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No to shinkei = Brain and nerve

[P-hydroxyphenylacetic acid concentrations in cerebrospinal fluid].


PMID 7126379

Abstract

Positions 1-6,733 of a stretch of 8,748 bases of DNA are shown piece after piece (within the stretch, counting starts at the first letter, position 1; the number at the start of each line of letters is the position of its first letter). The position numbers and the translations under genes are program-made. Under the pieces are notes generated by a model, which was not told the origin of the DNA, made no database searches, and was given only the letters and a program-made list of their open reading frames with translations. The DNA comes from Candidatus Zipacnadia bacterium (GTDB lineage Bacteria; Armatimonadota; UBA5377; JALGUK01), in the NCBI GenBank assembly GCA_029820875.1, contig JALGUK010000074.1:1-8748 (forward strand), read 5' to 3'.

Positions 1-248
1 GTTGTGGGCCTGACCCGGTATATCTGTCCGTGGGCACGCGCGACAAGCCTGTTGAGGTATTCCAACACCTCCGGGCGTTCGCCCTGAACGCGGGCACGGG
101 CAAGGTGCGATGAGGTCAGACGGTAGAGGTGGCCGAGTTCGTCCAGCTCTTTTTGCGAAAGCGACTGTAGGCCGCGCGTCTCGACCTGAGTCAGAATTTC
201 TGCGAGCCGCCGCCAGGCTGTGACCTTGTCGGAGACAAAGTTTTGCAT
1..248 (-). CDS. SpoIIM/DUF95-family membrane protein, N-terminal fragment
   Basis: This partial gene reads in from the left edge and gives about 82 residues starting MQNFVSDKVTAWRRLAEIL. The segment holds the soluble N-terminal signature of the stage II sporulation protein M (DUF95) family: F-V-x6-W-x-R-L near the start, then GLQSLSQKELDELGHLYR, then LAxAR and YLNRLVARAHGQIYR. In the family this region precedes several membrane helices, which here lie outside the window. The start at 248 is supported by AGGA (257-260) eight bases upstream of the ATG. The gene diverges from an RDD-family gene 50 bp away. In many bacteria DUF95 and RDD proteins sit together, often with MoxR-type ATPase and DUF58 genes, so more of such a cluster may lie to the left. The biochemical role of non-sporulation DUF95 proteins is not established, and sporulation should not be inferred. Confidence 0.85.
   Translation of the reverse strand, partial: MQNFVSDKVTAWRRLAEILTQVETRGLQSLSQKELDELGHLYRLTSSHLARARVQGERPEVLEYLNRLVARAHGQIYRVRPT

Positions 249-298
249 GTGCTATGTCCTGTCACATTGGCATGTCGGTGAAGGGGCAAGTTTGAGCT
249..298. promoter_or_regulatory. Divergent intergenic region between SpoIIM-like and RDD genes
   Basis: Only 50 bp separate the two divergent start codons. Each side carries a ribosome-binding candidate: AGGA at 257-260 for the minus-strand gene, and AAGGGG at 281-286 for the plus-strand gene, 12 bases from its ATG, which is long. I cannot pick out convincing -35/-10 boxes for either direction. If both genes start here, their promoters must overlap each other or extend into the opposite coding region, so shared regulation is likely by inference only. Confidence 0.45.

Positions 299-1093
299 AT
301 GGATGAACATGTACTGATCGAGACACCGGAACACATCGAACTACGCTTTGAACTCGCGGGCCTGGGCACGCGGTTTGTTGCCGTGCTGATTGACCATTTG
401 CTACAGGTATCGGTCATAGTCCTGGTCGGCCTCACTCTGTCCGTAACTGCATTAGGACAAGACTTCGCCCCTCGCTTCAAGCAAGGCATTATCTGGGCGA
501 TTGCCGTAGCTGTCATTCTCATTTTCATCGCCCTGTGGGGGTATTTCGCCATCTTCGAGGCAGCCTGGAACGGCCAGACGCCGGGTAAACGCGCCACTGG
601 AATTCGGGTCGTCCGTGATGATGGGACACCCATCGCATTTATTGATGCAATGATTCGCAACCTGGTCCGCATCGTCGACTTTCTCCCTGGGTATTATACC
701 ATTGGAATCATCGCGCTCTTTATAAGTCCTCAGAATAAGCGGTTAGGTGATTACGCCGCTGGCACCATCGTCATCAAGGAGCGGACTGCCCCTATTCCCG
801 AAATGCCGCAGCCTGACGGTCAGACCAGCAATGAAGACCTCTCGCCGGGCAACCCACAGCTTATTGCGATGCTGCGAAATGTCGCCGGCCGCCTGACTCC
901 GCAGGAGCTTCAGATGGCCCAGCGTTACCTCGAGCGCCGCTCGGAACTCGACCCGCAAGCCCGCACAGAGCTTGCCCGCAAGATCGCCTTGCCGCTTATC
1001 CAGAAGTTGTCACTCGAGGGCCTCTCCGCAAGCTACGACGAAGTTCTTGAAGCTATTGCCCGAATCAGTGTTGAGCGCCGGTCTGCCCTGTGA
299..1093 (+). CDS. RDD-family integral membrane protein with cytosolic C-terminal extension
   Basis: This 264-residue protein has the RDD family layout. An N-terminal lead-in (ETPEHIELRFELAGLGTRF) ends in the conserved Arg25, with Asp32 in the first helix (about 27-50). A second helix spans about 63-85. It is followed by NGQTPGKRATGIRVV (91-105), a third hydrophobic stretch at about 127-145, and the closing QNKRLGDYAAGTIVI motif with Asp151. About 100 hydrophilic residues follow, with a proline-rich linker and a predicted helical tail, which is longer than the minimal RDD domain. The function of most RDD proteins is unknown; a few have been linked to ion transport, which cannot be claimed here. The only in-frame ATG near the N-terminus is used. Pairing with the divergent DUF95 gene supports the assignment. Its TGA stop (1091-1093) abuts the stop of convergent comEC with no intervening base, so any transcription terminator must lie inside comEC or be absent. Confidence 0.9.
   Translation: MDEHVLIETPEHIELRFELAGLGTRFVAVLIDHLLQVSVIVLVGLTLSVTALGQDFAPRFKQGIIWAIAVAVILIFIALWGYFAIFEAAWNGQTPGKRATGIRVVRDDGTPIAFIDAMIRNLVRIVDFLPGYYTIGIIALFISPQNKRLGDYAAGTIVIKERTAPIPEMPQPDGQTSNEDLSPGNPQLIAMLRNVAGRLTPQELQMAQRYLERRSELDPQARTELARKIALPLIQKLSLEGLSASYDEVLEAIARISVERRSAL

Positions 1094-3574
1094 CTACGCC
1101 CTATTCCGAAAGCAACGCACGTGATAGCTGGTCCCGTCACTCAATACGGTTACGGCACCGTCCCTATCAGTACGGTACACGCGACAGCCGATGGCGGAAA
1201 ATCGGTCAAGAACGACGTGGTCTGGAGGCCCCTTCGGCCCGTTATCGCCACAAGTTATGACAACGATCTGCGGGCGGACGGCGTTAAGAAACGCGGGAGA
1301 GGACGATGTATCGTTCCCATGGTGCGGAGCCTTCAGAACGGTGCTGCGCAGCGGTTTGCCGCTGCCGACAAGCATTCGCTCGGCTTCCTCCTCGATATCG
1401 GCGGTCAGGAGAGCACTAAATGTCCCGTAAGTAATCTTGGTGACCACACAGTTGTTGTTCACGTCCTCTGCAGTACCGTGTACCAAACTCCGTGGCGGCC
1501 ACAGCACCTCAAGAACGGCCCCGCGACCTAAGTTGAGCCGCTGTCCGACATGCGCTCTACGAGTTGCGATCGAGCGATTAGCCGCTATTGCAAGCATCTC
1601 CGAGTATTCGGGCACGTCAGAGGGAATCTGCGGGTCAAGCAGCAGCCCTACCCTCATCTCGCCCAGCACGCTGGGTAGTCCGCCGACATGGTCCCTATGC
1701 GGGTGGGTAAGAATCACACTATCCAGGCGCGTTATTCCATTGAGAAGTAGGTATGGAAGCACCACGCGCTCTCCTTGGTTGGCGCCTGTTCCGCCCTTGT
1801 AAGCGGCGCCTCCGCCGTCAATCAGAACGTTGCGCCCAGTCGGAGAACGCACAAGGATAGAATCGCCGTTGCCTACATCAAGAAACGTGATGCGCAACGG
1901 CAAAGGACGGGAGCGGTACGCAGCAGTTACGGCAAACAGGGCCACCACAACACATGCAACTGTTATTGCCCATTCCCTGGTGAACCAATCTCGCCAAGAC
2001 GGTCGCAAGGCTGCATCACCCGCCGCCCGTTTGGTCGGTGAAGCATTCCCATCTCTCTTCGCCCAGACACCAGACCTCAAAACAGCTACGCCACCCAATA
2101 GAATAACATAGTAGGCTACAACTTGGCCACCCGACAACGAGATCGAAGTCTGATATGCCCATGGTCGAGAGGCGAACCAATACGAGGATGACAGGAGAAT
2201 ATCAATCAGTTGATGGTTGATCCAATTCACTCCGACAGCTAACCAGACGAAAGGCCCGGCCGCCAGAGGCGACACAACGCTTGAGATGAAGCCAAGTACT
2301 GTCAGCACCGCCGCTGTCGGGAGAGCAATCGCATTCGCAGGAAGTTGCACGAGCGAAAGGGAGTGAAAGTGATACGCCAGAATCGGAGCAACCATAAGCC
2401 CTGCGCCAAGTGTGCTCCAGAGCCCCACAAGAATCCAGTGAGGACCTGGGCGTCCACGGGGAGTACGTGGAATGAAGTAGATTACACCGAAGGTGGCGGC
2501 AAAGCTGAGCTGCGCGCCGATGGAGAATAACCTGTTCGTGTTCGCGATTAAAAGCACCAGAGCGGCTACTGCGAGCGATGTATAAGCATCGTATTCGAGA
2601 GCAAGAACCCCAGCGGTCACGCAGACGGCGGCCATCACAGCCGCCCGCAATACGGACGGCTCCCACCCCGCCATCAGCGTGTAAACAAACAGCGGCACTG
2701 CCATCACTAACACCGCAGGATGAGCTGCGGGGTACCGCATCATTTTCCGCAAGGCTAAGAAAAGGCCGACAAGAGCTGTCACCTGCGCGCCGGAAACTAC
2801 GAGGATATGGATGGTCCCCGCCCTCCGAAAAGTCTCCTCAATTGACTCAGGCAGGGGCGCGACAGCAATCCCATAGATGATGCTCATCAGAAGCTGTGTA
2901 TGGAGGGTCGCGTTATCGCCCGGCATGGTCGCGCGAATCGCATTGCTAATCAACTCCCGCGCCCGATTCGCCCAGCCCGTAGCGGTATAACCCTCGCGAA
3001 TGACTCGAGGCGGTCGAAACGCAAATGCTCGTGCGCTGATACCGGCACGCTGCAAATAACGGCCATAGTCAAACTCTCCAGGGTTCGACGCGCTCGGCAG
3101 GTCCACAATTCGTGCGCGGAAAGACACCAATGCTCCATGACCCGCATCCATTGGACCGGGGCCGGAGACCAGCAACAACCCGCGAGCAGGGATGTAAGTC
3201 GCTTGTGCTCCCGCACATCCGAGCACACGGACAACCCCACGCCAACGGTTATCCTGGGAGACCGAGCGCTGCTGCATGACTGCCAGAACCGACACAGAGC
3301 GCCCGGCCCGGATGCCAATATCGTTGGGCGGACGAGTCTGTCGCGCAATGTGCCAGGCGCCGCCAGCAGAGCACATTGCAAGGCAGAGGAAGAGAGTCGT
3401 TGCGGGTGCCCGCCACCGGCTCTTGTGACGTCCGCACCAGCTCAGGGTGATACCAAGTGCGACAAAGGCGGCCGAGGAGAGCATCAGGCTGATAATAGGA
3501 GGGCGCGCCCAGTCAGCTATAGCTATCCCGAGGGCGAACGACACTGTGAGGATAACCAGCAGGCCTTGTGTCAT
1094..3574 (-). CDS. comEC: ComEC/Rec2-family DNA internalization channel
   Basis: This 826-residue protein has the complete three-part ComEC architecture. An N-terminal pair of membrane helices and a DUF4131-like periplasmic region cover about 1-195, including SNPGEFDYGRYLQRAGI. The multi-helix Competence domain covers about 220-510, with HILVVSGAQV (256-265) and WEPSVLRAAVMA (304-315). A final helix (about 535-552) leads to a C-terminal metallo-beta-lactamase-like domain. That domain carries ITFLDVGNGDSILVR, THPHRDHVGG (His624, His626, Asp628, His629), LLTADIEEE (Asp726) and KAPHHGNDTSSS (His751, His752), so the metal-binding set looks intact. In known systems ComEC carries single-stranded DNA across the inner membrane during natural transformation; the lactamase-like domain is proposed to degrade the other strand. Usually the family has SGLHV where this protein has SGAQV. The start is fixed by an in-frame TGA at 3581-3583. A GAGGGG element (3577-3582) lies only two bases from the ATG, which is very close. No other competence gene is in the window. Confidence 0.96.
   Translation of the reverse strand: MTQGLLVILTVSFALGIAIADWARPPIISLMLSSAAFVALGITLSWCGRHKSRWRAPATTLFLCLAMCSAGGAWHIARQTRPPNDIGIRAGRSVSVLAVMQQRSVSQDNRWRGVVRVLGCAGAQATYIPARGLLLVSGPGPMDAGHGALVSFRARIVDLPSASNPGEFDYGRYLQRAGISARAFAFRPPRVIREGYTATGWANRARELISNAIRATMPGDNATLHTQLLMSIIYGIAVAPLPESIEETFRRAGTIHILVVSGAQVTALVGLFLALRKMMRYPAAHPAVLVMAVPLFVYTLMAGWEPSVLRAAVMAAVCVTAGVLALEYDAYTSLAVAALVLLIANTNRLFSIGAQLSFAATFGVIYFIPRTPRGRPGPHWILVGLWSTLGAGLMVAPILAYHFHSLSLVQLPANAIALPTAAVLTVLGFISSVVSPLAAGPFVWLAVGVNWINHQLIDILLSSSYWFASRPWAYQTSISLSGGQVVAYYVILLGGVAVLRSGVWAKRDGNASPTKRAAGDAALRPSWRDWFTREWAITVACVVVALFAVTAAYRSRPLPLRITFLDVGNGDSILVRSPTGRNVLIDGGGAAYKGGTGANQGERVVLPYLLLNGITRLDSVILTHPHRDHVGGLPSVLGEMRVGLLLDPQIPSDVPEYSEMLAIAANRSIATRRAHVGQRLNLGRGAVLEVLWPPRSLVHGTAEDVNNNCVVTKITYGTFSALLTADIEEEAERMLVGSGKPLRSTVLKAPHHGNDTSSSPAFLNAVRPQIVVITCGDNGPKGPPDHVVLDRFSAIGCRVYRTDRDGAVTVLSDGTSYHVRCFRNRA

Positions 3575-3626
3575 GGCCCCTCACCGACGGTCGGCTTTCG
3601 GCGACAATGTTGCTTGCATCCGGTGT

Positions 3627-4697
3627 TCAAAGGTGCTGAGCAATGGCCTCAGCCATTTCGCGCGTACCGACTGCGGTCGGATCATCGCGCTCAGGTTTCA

Using reversed-phase high-performance liquid chromatography and electrochemical detection with a rapid one-step purification on Sephadex G-10 column, we have developed a sensitive technique to measure p-hydroxyphenylacetic acid (PHPA), the oxidatively deaminated metabolite of p-tyramine, in cerebrospinal fluid (CSF). The method has been shown to offer simplicity, high sensitivity and low cost for the analysis of PHPA. By using this method PHPA can be measured concurrently with the dopamine metabolites, 3,4-dihydroxyphenylacetic acid (DOPAC) and homovanillic acid (HVA), in small amounts of CSF (0.5 ml or less). The concentrations of PHPA ranged 4.2 to 17.0 ng/ml with a mean value of 7.8 ng/ml+/-1.1 SEM in lumbar CSF of non-neurological control patients. PHPA value is consistent with the results of earlier studies using different methods. PHPA concentrations in both schizophrenic (4.7+/-0.6 ng/ml, n=11) and epileptic patients (5.8+/-0.4 ng/ml, n=28) were significantly lower than those in control patients. A concentration gradient of PHPA was found along the ventricular-lumbar axis. Probenecid markedly increased PHPA in lumbar CSF. These observations suggest that PHPA in lumbar CSF is derived at least in part from the brain and eliminated from CSF by a probenecid-sensitive transport mechanism. There was a significant correlation between PHPA and HVA concentrations in CSF. This is an interesting finding since a reciprocal relationship between dopamine turnover and p-tyramine concentrations has been found in the striatum of experimental animals. A number of recent studies suggest that p-tyramine may act as neurotransmitter or neuromodulator in specific neuronal systems. The present method should be useful in clinical investigations to clarify a functional role of p-tyramine in the brain.

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